< Earlier Kibitzing · PAGE 5 OF 5 ·
|Sep-24-10|| ||rapidcitychess: <Yes, it is; but Karpov, a very slight man physically, tended to wear down and lose his accuracy late in long, tough matches.>|
Karpov was known for his incredible tenacity
Very nice game by Mr.Korchnoi, it's a shame he never was WC.
|Sep-24-10|| ||fab4: <Everett> after 13..Nb7 14.Qd5 Nd6 15.Bf4 Nf5 16.h4 with 0-0-0/g4/h5/Ne4 ect..to come, white is looking very nice. But know what you mean re the immediate knockout blow.|
|Nov-03-10|| ||perfidious: <micartouse> There was another incident involving a top Soviet player (believe it was Yuri Averbakh) in the 1950s, whose opponent castled with the rook under attack. Averbakh called the arbiter over, was informed that castling was indeed legal and said, 'only the king? not the rook?'|
|Nov-03-10|| ||Petrosianic: I heard that story about Korchnoi.|
|Nov-03-10|| ||HeMateMe: Karpov has to eat a correct piece sac on move 13...Is this the same fellow that people think Fischer was afraid to play?|
|Nov-13-10|| ||Domdaniel: I have the book of this match by Keene and Hartston, plus various magazine reports from the time. Korchnoi had come up with the Qc2-Qd2 idea with his seconds during preparation, but Nxh7! and what followed was found at the board.|
And the castling story seems to be true. Korchnoi, the pragmatist, shrugged it off by saying the situation had never arisen before.
Karpov isn't exactly 'slight' anymore.
|Mar-23-11|| ||Peligroso Patzer: <perfidious> This is presumably the game you have in mind: Averbakh vs Purdy, 1960.|
|Apr-09-11|| ||LIFE Master AJ: My annotations of this game. (redone)
|Jun-26-11|| ||wordfunph: <pastpawn: If I remember right, this is the game where Korchnoi had to ask the arbiter if 18. 0-0 would be legal with the king's rook under attack.> yes..|
from Catastrophe in the Opening by James Plaskett..
<Korchnoi went up to arbiter Alberic O'Kelly and asked if it was legal for him to castle when his rook was attacked. The GM assured him that it was. Korchnoi wrote that in the thousands of games that he had played up until then, there had simply never yet arisen a situation like that, and he was not sure that he understood the rules of the game correctly.>
|Jun-26-11|| ||M.D. Wilson: <HeMateMe: Karpov has to eat a correct piece sac on move 13...Is this the same fellow that people think Fischer was afraid to play?>|
Yeah, Fischer never played a single bad game, right? Not sure if Fischer would be concerned about Karpov's worst; but anyone in their right mind would be concerned about Karpov's best. Even (especially) Fischer.
|Jul-01-11|| ||M.D. Wilson: Some have claimed that Fischerīs best move was to quit chess and not let Karpov beat him and destroy the myth. Discuss.|
|Jul-01-11|| ||bartonlaos: <MD destroy the myth??> |
What about all his other no-shows. Do you think, for example, that he was also afraid of Reshevsky?
|Jul-17-11|| ||Uhohspaghettio: "What about all his other no-shows. Do you think, for example, that he was also afraid of Reshevsky?"|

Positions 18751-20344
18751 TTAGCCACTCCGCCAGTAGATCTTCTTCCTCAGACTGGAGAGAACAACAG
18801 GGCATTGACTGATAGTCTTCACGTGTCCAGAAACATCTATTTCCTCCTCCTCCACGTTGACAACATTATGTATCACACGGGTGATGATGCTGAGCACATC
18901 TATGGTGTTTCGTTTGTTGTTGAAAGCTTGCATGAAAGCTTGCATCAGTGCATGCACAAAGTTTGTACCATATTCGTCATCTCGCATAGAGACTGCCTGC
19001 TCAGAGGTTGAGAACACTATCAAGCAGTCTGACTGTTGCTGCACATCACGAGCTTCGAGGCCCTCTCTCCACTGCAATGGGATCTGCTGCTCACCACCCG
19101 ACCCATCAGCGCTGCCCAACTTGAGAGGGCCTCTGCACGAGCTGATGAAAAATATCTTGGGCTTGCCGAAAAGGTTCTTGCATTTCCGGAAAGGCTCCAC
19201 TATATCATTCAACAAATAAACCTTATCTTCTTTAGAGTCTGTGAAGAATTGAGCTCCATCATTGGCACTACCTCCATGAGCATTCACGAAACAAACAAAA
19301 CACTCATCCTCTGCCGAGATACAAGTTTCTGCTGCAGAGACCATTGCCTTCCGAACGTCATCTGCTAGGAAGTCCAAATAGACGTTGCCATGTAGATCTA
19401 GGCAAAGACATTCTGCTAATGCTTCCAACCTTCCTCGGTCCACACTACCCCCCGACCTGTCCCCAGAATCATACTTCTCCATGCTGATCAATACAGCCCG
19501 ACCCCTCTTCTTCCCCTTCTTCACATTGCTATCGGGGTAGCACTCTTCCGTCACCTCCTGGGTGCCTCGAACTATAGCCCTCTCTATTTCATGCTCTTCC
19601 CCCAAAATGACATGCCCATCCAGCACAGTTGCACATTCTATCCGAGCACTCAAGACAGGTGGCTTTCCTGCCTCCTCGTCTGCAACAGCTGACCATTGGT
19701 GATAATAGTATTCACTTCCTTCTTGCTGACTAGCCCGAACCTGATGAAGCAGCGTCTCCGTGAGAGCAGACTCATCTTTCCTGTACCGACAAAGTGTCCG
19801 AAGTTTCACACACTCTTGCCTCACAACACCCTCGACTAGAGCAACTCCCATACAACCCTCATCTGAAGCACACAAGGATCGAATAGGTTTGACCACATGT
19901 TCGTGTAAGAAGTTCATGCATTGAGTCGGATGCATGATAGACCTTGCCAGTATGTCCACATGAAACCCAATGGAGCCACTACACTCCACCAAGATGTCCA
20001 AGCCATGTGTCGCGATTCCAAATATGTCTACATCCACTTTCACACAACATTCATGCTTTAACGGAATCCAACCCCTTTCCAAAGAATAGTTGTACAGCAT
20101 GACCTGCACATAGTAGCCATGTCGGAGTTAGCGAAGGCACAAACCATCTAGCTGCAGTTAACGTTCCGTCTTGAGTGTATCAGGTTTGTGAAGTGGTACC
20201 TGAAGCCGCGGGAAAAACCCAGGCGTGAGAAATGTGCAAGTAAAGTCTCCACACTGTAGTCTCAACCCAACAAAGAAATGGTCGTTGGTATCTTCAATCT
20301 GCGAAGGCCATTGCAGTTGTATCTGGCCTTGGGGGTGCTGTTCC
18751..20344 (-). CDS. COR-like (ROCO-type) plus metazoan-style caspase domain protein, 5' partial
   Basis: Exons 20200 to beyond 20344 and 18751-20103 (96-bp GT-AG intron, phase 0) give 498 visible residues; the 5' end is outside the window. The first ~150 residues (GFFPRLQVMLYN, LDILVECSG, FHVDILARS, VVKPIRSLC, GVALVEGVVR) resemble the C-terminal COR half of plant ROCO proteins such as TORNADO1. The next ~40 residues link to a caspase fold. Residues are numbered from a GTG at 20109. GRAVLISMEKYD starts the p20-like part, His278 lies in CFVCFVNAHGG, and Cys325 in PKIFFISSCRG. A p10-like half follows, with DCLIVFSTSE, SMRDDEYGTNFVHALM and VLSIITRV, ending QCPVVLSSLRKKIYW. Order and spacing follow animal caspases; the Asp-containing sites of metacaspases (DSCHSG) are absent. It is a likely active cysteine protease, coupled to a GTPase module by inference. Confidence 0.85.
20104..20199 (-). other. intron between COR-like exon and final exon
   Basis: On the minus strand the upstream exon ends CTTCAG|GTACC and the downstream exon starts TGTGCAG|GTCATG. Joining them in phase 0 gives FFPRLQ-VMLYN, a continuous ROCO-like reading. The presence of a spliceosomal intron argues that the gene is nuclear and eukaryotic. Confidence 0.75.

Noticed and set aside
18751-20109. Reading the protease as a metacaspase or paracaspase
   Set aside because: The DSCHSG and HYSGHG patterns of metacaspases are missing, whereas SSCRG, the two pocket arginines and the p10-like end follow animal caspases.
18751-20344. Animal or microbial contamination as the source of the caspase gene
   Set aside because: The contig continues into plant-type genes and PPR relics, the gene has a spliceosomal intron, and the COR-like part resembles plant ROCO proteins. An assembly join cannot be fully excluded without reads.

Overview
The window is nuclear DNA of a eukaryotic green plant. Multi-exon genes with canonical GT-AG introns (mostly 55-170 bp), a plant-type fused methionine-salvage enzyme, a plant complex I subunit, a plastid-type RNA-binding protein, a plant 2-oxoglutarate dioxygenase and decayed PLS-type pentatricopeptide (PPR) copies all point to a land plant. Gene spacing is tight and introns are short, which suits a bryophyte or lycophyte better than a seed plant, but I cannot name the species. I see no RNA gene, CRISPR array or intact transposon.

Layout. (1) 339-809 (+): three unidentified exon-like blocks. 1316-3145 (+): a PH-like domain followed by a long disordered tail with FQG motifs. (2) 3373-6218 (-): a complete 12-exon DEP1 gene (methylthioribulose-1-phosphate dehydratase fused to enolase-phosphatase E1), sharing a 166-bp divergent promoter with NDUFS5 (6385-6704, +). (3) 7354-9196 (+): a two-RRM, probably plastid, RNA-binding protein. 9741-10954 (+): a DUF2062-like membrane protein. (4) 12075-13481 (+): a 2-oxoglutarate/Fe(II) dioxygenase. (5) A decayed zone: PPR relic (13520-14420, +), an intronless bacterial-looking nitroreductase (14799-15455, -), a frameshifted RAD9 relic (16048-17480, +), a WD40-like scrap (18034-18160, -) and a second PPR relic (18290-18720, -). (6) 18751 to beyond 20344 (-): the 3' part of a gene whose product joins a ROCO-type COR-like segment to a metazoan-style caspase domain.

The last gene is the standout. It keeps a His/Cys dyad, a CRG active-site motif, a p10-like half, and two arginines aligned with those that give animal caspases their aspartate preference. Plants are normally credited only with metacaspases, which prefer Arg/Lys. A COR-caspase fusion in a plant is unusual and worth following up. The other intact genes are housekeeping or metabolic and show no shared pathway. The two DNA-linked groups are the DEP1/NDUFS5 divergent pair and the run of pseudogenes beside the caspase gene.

Well, he claimed at one point that Reshevsky was the best player in the world at calculation, better than himself at it even.
First of all, he never refused to play Karpov. He simply offered what he considered terms for a fair rematch. He was reasonable about them, I sincerely hope people here don't believe all those embellishments made by the media about him. Carlsen opted out of the next world championship, Kasparov refused to play also. Not playing for the final was not the be all and end all of it, he could have kept playing and considered himself unofficial world champion without playing Karpov at all. The issue here is why did he quit chess.
I think that Fischer quit for all sorts of reasons, I don't think he ever even liked tournament play to begin with. Fear of being beaten by Karpov and a new guy like Kasparov certainly played a part. Fischer was nothing if not fiercely objective, and he knew that either he would have to climb mountains again in trying to prepare to beat Karpov and others with this rapidly, endlessly expanding theory (which he often moaned about later, saying it was like trying to bang your head of a brick wall), or he could just continue on with his life.
Why should he do something he didn't want to do anymore and use up the rest of his golden years doing it, under the pressure of the world once again? He took the easy way out.
|Jul-17-11|| ||Uhohspaghettio: And I don't know where you're getting this "all his other no-shows"... Fischer only withdrew from a very small handful of matches in his career, less than half a dozen as he said himself. Many chess players withdraw from matches giving all sorts of reasons, it's not unusual at all.|
|Jul-17-11|| ||piltdown man: Old Mister Grumpy rules!|
|Nov-05-11|| ||Everett: Bronstein was Korchnoi's main help over the last 6 games of this match, in particular the Trompowsky in game 19, the risky and almost disastrous reversed King's Gambit in game 20, and this one:|
"I spent several days preparing against 9..g6, analyzing 10.h4 which would havers to great complications... In general I had several helpers during the match, but for this game I prepared with only one of them - David Bronstein."
-Viktor Korchnoi "My Best Games Volume 1"
|Nov-06-11|| ||bronkenstein: <...I prepared with only one of them - David Bronstein.>|
You can feel Maestroīs fine touch (extremely independent thinking - David`s trademark ) in this complicated line. I believe that looney triangulation Qd1-Qc2!?-Qd2! belongs to him - for such moves today we have computers.